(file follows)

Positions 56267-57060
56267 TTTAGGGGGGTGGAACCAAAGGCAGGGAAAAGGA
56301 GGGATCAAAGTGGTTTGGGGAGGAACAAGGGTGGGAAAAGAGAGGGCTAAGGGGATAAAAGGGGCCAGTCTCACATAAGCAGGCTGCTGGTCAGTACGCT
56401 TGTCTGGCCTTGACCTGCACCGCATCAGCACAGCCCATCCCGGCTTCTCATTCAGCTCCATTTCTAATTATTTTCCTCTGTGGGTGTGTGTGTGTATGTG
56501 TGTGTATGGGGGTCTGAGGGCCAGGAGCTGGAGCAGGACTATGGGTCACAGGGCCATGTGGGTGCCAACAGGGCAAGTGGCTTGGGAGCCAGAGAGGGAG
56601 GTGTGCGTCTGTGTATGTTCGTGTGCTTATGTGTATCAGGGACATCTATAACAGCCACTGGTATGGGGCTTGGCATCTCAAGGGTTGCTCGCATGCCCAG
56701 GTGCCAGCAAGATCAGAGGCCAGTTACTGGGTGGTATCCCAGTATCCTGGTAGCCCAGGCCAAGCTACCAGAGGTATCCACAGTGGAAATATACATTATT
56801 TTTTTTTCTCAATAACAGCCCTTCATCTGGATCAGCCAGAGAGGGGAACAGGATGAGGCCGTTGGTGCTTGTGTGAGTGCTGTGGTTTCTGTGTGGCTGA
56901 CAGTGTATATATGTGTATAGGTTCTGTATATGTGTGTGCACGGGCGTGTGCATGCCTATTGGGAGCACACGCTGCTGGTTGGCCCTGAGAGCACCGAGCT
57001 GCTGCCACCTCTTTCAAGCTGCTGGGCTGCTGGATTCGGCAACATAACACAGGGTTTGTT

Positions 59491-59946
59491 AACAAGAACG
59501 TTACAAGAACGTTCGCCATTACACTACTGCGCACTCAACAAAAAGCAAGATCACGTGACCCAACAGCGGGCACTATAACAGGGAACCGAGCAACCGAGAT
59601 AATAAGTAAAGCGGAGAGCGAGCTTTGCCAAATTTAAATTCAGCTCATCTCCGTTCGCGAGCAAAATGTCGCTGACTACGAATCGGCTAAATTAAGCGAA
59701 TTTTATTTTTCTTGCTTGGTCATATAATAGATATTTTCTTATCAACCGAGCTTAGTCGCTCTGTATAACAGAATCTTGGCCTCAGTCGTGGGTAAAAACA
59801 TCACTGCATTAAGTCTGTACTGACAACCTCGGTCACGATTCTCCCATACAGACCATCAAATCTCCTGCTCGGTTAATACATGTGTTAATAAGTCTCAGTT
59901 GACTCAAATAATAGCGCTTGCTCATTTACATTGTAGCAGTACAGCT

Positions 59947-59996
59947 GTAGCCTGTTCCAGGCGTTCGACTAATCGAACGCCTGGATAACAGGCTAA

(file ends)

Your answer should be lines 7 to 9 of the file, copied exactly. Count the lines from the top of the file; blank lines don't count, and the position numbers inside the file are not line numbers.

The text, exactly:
56701 GTGCCAGCAAGATCAGAGGCCAGTTACTGGGTGGTATCCCAGTATCCTGGTAGCCCAGGCCAAGCTACCAGAGGTATCCACAGTGGAAATATACATTATT
56801 TTTTTTTCTCAATAACAGCCCTTCATCTGGATCAGCCAGAGAGGGGAACAGGATGAGGCCGTTGGTGCTTGTGTGAGTGCTGTGGTTTCTGTGTGGCTGA
56901 CAGTGTATATATGTGTATAGGTTCTGTATATGTGTGTGCACGGGCGTGTGCATGCCTATTGGGAGCACACGCTGCTGGTTGGCCCTGAGAGCACCGAGCT